"Nurses learn good peripheral intravenous catheter care in wards with supportive leaders and champions. This implies that the quality of nursing practice and patient outcomes are situational" Høvik et al (2024).
Peripheral intravenous catheter care evidence-based guidelines


Aim: To explore barriers and facilitators that influence adherence to evidence-based guidelines for peripheral intravenous catheter care in different hospital wards.

Design: Sequential explanatory mixedmethod study design, with qualitative data used to elaborate on quantitative findings.

Method: Data were collected between March 2021 and March 2022 using the previously validated Peripheral Intravenous Catheter mini questionnaire (PIVC-miniQ) on each ward in a tertiary hospital in Norway. Survey completion was followed by individual interviews with nurses from selected wards. The Pillar Integration Process was used to integrate and analyse the quantitative and qualitative findings.

Results: The PIVC-miniQ screening assessed 566 peripheral intravenous catheters in 448 patients in 41 wards, and we found variation between wards in the quality of care. Based on the quantitative variation, we interviewed 24 nurses on wards with either excellent or not as good quality. The integration of the quantitative and qualitative findings in the study enabled an understanding of factors that influence nurses’ adherence to the care of peripheral venous catheters. One main theme and four subthemes emerged. The main finding was that ward culture affects education practice, and this was evident from four subthemes: (1) Deviation from best practice, (2) Gaps in education and clinical training, (3) Quality variation between wards and (4) The importance of supportive leadership.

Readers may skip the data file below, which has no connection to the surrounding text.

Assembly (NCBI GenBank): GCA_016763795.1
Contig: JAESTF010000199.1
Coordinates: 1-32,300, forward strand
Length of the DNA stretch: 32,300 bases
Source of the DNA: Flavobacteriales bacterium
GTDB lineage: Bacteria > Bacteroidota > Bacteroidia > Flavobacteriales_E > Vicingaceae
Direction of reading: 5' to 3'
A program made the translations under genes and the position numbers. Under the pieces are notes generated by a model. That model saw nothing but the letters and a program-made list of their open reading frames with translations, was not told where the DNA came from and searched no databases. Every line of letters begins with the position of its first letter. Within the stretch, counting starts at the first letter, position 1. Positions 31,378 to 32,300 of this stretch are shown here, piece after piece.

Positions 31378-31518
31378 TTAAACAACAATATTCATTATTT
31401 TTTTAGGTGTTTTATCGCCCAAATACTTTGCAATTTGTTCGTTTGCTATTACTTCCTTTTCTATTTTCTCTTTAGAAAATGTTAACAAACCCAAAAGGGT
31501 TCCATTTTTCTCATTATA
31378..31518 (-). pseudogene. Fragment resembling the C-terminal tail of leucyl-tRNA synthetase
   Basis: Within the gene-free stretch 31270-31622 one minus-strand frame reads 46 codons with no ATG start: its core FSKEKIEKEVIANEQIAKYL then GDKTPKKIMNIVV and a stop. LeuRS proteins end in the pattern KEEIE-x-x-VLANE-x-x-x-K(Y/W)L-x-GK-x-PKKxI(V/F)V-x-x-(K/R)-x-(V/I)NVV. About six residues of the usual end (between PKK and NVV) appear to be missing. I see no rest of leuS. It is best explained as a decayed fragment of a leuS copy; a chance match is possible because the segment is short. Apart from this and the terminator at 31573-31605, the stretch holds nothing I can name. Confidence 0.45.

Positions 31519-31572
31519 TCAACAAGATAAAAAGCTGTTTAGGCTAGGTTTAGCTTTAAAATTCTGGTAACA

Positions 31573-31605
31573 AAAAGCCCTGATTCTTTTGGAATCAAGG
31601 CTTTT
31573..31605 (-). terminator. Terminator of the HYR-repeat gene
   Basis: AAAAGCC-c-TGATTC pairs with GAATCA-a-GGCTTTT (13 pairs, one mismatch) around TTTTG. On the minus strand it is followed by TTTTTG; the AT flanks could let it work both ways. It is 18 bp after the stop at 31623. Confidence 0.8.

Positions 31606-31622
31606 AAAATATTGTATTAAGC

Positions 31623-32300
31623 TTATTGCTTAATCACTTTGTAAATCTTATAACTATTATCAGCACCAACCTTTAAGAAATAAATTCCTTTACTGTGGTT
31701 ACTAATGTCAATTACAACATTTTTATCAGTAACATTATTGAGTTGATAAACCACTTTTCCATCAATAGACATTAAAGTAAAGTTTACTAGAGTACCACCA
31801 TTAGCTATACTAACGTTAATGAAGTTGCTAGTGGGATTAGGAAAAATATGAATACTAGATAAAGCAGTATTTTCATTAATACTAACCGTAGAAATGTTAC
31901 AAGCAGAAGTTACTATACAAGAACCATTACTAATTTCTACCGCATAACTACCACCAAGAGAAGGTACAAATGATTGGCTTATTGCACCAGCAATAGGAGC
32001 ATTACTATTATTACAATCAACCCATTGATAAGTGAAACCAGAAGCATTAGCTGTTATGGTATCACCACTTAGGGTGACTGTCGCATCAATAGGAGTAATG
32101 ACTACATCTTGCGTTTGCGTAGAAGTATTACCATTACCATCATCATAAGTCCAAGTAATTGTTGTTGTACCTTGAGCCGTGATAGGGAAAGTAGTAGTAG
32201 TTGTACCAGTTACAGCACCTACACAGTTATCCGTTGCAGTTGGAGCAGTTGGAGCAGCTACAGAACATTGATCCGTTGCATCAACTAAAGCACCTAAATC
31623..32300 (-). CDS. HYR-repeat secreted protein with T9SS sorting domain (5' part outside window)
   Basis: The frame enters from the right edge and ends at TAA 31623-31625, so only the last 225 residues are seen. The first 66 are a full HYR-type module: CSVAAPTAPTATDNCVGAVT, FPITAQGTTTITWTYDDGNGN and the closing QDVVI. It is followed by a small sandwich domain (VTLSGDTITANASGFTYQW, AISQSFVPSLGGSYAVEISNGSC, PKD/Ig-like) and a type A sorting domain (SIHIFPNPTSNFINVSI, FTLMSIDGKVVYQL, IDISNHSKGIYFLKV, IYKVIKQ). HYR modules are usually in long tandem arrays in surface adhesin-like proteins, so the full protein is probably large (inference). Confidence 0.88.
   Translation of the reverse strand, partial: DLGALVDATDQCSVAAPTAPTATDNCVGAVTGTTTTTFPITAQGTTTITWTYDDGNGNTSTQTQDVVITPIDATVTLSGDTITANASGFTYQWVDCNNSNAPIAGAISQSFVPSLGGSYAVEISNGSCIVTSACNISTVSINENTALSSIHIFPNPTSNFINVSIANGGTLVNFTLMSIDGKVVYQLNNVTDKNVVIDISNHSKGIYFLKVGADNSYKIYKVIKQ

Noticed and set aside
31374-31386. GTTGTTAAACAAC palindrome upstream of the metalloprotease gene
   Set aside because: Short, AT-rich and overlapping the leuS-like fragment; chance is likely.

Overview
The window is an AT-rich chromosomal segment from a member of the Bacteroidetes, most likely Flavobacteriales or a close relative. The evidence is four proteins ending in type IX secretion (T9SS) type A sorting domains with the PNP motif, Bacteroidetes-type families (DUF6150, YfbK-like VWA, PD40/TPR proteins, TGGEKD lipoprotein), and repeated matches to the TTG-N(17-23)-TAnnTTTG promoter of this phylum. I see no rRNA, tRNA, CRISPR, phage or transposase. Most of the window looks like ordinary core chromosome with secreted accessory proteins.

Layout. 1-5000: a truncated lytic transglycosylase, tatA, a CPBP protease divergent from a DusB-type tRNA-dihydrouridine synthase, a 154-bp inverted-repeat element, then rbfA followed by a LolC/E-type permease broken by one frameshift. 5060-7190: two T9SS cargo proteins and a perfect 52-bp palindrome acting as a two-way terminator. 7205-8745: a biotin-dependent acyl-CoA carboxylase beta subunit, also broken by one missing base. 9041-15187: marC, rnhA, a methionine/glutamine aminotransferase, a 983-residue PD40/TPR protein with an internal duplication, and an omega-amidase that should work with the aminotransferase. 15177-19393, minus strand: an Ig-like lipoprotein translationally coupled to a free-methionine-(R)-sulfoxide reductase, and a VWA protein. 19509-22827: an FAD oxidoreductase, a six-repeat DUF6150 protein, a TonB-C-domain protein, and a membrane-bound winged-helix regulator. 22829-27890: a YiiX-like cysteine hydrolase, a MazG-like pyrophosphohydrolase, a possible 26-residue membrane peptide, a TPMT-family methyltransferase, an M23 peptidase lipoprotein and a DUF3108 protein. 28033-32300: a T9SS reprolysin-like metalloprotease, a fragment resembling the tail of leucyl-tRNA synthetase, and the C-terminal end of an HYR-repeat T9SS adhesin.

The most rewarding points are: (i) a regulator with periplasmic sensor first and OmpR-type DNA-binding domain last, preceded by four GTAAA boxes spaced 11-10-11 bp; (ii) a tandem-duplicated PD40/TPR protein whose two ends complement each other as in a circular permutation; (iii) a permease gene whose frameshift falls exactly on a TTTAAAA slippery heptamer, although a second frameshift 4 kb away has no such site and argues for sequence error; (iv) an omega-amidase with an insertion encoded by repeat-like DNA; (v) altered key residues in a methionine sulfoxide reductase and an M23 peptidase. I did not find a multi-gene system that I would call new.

Conclusion: This mixed method study is the first study to explore reasons for variability in peripheral intravenous catheter quality across hospital wards. We found that ward culture was central to catheter quality, with evidence of deviations from best practice correlating with observed catheter complications. Ward culture also impacted nursing education, with the main responsibility for learning peripheral intravenous catheter management left to students’ clinical training placements. Addressing this educational gap and fostering supportive leadership, including champions, will likely improve peripheral intravenous catheter care and patient safety.

Implications for the profession and/or patient care: Nurses learn good peripheral intravenous catheter care in wards with supportive leaders and champions. This implies that the quality of nursing practice and patient outcomes are situational. Nurses need a strengthened emphasis on peripheral catheter quality in the undergraduate curriculum, and nurse leaders must emphasize the quality of catheter care in their wards.

Impact: The study findings impact nurse leaders who must commit to quality and safety outcomes by appointing and supporting local ward champions for promoting peripheral intravenous catheter care. This also impacts nursing education providers, as the emphasis on catheter care must be strengthened in the undergraduate nursing curriculum and continually reinforced in the hospital environment, particularly when guidelines are updated.

Reporting method: The study adhered to the Good Reporting of A Mixed Method Study (GRAMM).

Patient or public contribution: A patient representative has been involved in planning this study.


Høvik LH, Gjeilo KH, Ray-Barruel G, Lydersen S, Børseth AW, Gustad LT. Aligning peripheral intravenous catheter quality with nursing culture-A mixed method study. J Clin Nurs. 2024 May 8. doi: 10.1111/jocn.17179. Epub ahead of print. PMID: 38716868.